As I suspected everyone voted for different things - the travellers wanted to hear about France, the chefs wanted to hear about the cake book, the people related to Michaels want to find out about the Michael story, and the crafty types want to hear about sewing.
But I think the greedy readers who want to hear about everything shall be declared the winners! France and Michael first, then sewing and cakes.
We went to Paris for a week and then on to South-West France, where my parents live, for a second week.
I was good at French when I was a teenager and I visited Paris a great deal on exchanges and school trips. In my twenties I worked there for a little bit too, and when G and I were newly going out together he used to catch the Eurostar on a Friday night and come and stay with me for the weekend. Pure romance. We love Paris. If I didn't live in London I would live in Paris.
The children had never been there before and had come up with a good list of everything they wanted to do:
- see the Eiffel Tower
- go on the Metro
- visit the Louvre and find the Mona Lisa
- eat lots of pains au chocolats and drink Orangina
- go to Disneyland
G and I had lists of our own, which looked a bit like this:
- walk up to Sacre Coeur and drink in the view
- sit in a cafe and people watch
- go to Parc de la Villette and the Cite des Sciences
- stroll through parks
- eat amazing food and drink fabulous wine
- go to the Musee d'Orsay and look at everything
- buy French stationery
- prowl around bookshops and look intellectual
G, outside a cafe, practising his French shrugs.
We were there for six days and we managed to do everything on everybody's list, plus several other impromptu things. Disneyland was horrible but everything else was magical.
By the time we got on the train to head south we were shattered!
C on our last day in Paris, waiting for a metro. Just look at those bags under his eyes!
Our second week, in the South West, was a complete contrast. We did almost nothing. I don't think I've ever had such an idle holiday. The peak daytime temperatures didn't drop below 35 degrees the whole time we were there, but despite my hatred of hot weather I had a fantastic time.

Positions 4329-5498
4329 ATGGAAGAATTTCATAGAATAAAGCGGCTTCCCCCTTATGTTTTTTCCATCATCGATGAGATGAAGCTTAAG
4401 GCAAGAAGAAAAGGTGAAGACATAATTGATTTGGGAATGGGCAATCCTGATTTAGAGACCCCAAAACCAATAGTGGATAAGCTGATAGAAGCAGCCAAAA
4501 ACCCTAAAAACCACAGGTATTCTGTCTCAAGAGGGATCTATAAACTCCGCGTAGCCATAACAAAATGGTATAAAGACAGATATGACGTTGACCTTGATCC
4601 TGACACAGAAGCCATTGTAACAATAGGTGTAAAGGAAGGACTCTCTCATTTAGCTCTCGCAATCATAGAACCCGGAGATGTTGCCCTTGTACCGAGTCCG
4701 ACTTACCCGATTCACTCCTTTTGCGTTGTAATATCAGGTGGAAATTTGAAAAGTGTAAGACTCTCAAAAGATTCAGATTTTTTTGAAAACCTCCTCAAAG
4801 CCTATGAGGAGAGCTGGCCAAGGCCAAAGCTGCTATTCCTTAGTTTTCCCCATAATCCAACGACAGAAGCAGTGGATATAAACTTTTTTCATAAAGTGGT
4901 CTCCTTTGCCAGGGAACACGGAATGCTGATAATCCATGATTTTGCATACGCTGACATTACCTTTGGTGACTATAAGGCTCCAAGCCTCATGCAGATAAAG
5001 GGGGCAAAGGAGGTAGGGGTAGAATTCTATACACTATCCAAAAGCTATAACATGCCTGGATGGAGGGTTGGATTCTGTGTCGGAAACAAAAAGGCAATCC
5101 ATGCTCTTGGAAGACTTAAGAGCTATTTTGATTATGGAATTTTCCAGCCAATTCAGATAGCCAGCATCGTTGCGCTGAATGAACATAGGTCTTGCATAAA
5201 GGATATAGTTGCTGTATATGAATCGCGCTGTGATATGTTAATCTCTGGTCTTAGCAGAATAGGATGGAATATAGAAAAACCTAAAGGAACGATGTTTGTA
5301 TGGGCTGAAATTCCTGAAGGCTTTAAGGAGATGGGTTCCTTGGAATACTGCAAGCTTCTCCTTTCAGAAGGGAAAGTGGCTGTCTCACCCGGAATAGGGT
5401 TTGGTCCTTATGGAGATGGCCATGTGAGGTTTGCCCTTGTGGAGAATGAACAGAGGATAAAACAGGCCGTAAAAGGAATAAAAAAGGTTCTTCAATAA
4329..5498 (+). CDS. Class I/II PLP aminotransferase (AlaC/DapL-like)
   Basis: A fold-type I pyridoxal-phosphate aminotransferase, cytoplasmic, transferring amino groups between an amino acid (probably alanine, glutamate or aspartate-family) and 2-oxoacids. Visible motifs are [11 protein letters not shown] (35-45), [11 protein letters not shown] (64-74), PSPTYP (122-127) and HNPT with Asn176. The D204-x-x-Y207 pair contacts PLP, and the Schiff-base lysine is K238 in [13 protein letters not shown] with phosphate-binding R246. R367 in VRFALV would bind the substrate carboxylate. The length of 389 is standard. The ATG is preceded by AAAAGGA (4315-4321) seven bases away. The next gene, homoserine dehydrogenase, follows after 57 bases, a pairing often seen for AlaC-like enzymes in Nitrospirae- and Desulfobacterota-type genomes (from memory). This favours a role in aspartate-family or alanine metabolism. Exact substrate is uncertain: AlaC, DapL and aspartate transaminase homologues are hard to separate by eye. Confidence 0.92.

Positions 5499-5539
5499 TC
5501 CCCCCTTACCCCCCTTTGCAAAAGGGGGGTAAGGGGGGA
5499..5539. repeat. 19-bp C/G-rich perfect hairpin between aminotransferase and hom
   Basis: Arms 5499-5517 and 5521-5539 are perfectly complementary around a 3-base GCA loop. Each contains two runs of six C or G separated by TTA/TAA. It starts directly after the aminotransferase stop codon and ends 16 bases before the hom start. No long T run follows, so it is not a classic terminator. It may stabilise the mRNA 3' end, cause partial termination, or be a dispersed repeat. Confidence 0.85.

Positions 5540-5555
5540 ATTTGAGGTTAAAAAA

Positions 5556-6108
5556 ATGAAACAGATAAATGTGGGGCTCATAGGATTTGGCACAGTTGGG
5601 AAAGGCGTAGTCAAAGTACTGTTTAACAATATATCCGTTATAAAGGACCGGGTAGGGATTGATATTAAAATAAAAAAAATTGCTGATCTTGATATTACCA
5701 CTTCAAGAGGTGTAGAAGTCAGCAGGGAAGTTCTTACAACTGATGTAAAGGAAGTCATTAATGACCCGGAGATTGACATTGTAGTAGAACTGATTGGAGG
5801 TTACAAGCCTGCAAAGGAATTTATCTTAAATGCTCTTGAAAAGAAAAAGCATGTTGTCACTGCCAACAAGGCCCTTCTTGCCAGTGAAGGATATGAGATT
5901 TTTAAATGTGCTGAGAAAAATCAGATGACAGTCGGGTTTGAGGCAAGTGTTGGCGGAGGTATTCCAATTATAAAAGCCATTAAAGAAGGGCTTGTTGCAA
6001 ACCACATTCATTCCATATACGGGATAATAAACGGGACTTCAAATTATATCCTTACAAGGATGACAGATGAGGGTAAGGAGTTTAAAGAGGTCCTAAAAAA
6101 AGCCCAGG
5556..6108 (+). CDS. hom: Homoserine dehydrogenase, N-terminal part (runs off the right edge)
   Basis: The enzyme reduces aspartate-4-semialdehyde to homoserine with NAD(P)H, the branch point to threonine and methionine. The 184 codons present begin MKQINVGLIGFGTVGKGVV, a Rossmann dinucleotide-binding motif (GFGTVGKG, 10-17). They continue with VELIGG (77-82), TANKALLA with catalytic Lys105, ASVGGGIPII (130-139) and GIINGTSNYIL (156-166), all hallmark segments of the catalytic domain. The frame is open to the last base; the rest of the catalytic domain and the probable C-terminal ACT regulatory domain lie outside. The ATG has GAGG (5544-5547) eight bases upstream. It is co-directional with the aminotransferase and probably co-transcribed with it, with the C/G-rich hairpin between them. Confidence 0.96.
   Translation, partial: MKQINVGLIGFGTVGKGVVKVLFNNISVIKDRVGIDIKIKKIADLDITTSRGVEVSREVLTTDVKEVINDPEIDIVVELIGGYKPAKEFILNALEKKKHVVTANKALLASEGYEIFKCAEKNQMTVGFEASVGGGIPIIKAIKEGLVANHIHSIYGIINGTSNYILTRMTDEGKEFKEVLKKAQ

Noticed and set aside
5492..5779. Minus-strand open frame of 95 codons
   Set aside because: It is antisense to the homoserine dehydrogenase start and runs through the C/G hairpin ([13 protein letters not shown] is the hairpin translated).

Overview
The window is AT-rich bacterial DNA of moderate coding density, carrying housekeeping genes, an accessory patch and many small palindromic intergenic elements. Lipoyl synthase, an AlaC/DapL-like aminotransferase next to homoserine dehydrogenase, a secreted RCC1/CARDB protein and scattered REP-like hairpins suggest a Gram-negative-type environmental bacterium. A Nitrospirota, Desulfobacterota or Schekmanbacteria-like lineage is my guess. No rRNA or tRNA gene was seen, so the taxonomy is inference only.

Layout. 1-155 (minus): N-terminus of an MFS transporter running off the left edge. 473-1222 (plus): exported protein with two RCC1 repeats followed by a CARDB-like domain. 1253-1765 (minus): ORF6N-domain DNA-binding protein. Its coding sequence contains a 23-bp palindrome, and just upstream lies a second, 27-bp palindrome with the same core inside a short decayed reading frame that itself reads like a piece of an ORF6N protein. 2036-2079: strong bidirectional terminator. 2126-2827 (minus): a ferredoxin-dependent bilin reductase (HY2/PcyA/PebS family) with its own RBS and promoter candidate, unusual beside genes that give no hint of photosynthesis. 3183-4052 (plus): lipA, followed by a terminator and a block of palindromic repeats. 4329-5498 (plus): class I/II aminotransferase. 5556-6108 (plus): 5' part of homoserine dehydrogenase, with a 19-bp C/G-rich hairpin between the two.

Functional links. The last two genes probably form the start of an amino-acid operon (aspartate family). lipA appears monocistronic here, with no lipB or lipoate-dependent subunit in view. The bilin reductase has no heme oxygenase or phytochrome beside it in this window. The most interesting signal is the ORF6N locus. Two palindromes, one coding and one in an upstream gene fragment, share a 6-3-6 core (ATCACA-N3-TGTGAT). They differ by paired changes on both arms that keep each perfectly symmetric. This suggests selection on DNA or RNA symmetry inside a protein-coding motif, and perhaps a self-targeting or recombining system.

In the cool of the early mornings and late evenings I sat outside knitting, or reading, or chatting with my parents. In the middle of the day we played our favourite board game in the cool thick-walled house, and read, knitted or chatted. In the late afternoon everyone went for a long swim in the pool and I sat on the edge, knitting, reading and chatting (I hate swimming). Occasionally we ventured out to the croissant shop or a market or a restaurant, but not in a terribly energetic way.
During our week of extreme idleness G and I had plenty of time to admire my father, Michael's, approach to house and garden maintenance. In a very old, rambling, rural house with a large, lush garden there is a never-ending stream of tasks to be done.
- cutting the grass
- keeping the fridge stocked with wine
- putting new tea lights in the lanterns each day
- testing the pH of the swimming pool
- fixing a new hosepipe with connectors
- treating the centuries-old beams for munching beatles
- bringing in the chair cushions every single evening without fail
- mopping up spills and croissant crumbs so that the ants don't take up residence
A baby lizard rescued from the perfectly pH balanced swimming pool.The best illustration is the old wooden, homemade stool that Dad picked up for €2 at a second hand fair. G or I might have bought the stool and then would have taken it home and put it into use straightaway in the front room or a bedroom, marvelling at the bargain. But Dad bought the stool and when he got it home took the time to treat it with two different types of wood preserver and was so that it shone like a new conker and would not stain. There is a thoroughness in the pottering sort of tasks he does which makes their house such a wonderful place to live.